Unemployment is a lagging indicator, it won't determine economic recovery or not, but it certainly is what is important to many if not most consumers.

Oil has a direct impact on Joe/Jane Sixpack's ability to spend. When prices fell from ~$4 to ~$1.50 late last year, lower income consumers in particular got a substantial subsidy. If Oil prices climb back towards ~$3, consumers will start feeling tapped out again.

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tiny bubbles

It seems they are hell bent on trying to restore the fictional money and bubble cycle. I suspect that next bubble is somehow tied in with government spending too.

I honestly do not think the economy, in reality, recovered from 2001-2002, instead was masked by the housing bubble.

I also strongly suspect the real problem is offshore outsourcing, bringing in foreign guest workers, illegal labor and bad trade deals...

In other words, the smashing, flattening of the U.S. middle class is so severe, without bubbles it would show up in the national EIs and the above policy areas are what is doing that (and less so things like health care, tax reveneues/corporate avoidance).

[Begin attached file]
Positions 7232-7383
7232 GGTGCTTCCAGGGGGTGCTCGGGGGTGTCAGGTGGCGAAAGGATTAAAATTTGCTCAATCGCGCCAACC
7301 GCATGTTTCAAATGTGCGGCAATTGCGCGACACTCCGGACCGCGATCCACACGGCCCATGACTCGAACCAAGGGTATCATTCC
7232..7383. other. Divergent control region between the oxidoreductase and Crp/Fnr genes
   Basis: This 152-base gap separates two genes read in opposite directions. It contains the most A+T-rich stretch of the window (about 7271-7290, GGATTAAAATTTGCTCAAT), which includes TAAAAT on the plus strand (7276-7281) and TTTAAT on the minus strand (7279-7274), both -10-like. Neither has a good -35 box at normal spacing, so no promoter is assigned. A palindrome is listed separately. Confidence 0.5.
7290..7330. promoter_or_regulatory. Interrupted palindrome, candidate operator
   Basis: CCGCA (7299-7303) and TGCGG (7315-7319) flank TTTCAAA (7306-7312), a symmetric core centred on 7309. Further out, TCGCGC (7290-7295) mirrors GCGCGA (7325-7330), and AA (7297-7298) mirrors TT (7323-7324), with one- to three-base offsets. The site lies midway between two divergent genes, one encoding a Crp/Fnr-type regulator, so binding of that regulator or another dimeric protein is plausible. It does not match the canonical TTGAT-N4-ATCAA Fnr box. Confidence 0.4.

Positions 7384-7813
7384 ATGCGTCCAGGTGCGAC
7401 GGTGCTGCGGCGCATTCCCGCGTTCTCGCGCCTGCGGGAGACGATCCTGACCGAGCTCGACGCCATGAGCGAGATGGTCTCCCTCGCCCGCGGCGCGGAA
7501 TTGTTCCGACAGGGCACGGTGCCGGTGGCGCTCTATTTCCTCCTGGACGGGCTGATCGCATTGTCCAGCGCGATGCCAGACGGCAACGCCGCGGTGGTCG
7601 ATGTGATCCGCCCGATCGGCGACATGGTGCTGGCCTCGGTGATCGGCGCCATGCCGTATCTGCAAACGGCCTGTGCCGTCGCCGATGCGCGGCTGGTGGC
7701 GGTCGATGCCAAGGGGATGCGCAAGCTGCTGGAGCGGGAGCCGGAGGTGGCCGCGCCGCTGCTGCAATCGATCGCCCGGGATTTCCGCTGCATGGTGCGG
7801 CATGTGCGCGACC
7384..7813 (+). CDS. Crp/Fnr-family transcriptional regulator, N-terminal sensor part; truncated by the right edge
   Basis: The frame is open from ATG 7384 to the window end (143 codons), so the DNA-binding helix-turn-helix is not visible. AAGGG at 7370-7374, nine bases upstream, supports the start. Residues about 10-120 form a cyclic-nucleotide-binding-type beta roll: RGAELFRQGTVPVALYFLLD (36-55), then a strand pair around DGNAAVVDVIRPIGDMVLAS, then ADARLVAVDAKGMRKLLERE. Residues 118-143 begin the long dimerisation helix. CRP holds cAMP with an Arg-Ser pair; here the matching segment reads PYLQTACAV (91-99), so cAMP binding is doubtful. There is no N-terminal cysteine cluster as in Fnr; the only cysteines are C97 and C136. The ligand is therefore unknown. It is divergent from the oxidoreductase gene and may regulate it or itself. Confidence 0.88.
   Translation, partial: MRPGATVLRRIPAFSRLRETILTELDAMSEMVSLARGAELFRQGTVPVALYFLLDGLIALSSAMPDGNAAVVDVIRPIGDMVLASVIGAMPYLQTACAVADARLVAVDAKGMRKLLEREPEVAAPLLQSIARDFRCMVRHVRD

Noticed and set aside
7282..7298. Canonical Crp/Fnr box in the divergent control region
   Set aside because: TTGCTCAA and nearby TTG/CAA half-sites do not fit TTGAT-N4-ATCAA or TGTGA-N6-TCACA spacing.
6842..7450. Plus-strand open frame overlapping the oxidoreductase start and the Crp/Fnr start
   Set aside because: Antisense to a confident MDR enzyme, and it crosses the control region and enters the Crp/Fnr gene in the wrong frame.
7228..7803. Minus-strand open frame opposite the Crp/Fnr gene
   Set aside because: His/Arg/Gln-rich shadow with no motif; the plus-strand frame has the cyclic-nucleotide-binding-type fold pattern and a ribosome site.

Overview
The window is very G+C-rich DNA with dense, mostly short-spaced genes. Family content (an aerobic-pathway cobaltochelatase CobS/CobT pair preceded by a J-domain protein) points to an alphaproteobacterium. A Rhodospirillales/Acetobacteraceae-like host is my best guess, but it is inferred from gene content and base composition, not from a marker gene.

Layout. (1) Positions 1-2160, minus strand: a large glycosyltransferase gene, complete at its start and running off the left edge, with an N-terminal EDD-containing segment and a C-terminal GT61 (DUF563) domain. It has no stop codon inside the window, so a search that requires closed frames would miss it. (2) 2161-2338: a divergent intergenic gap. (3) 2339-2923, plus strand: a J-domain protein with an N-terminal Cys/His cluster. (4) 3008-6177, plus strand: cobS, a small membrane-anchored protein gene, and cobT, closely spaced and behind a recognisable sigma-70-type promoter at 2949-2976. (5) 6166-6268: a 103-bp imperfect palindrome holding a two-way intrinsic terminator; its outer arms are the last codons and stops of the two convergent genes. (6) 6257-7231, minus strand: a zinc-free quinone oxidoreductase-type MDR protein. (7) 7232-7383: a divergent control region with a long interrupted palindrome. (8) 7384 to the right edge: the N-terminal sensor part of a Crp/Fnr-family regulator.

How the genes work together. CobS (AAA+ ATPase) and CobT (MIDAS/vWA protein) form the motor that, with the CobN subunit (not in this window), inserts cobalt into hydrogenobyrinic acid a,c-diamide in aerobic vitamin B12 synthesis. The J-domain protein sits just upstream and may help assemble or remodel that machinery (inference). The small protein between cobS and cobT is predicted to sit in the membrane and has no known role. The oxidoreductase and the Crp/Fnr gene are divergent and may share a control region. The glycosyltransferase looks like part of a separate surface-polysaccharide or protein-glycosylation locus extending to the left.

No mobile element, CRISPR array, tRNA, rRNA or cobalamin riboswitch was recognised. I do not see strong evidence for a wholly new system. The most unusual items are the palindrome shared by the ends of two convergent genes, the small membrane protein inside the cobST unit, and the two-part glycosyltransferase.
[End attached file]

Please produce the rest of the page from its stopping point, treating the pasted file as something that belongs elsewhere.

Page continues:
i.e. another jobless "recovery".

So, here's the big picture question, while all of these economic indicators point to your analysis....

has anyone looked at the real "main street" recovery and looked at the de-correlation to the EI's over time?

In other words, because even GDP has phantom components now that are not real, they count offshore outsourcing into domestic GDP when it should not be....

so we have divergence in traditional economic indicators from what is really happening with main street?

My hypothesis is 1. yes and 2. the divergence is increasing.

this is taking into account that unemployment is a major lagging indicator.

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Agree

Just when you thought they would run out of bubbles, they go for the direct one -- a bubble in creating currency out of thin air.

I suspect any recovery will also be "jobless" as you say.